That’s just one of the many key differences between scissor lift and boom lift training. For a more detailed look at safety tips and training requirements related to boom lift certification, check out our article on this subject. Regardless of whether you operate a scissor lift or boom lift, stability is one of the most underrated safety requirements.
How to Operate a Scissor Lift
Here is a picture of a scissor lift. It is only able to move in the vertical plane, unlike a boom lift, which also can move sideways. A scissor lift uses folded, linked supports in a criss-cross “X” pattern, called a panto-graph or scissor mechanism. Sometimes, a scissor lift will have a “bridge” that extends the platform closer to the position where the work needs to be carried out. This is because of the rig’s limitation to vertical movement.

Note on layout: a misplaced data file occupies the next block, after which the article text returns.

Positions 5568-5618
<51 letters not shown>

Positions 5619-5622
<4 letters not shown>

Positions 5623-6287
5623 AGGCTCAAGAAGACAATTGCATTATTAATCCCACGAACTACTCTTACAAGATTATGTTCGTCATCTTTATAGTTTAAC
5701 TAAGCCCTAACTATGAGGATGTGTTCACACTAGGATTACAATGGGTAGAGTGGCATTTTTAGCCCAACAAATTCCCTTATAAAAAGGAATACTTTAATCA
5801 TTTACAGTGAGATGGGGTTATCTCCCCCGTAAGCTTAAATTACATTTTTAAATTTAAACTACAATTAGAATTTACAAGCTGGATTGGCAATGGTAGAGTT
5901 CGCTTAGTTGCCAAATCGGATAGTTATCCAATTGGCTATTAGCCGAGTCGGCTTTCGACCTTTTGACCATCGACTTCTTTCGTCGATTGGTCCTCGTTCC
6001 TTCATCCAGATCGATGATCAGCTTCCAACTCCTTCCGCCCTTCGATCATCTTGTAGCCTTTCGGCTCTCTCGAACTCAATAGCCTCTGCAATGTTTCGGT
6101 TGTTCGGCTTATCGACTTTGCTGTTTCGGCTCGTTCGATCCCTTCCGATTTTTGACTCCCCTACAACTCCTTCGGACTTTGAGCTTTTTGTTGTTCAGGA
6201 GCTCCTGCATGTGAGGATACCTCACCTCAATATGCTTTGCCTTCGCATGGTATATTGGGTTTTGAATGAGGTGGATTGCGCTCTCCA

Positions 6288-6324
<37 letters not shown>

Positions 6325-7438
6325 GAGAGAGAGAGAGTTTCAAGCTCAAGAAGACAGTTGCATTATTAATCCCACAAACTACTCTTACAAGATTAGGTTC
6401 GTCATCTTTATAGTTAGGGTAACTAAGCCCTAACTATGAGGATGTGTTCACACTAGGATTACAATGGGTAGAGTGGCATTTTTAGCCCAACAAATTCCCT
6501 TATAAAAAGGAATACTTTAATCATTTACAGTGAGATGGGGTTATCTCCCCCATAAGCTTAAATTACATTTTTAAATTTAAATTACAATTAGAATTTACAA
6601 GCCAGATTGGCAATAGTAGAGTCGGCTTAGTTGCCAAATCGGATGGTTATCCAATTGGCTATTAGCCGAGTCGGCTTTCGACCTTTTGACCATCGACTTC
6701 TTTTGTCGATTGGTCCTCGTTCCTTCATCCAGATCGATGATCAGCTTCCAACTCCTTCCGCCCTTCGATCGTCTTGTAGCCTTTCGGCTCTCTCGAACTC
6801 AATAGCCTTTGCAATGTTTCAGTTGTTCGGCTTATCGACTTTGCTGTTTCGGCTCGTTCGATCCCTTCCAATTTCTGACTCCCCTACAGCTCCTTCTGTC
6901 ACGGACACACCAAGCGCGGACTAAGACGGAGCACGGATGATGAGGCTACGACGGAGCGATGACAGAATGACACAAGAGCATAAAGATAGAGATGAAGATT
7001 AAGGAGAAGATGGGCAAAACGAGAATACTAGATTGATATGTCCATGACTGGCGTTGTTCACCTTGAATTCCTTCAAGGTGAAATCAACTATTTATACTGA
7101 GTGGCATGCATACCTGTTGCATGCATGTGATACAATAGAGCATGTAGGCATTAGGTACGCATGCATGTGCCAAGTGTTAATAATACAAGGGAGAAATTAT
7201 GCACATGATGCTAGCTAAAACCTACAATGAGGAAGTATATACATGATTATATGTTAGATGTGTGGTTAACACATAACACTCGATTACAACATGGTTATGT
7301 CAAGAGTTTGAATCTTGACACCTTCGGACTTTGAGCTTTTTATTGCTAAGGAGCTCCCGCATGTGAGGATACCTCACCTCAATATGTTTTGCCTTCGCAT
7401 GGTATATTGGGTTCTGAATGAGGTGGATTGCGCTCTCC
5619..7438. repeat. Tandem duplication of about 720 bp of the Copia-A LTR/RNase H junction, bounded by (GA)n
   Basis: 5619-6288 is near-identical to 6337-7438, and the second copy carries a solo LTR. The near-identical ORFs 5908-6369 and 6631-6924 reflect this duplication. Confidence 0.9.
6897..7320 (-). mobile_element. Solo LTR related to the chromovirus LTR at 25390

Working a scissor lift also has its share of unique challenges. Depending on how high your scissor lift goes, there are fall protection requirements, overhead hazards, and other concerns. Working on a scissor lift vs a boom lift is different, but they’re alike in this regard – if you’re going to operate both types of industrial equipment, you need a scissor lift certificate and boom lift certificate.
Boom Lift & Scissor Lift Operator Certification FAQs
What is the difference between a scissor lift and a boom lift?
An aerial lift goes much higher than a scissor lift. Plus, a scissor lift extends only straight up from the base, while an aerial lift extends across and over the wheel base.
Which type of lift is better for both indoors and outdoors?
Scissor lifts are ideal for indoor projects, while aerial lifts excel in outdoor environments. The main factor with this boom lift vs scissor lift question has to do with lift heights. Some aerial lifts can extend vertically beyond 100 feet, while most scissor lifts are in the 10 to 20-feet range.
Is a boom lift an aerial lift?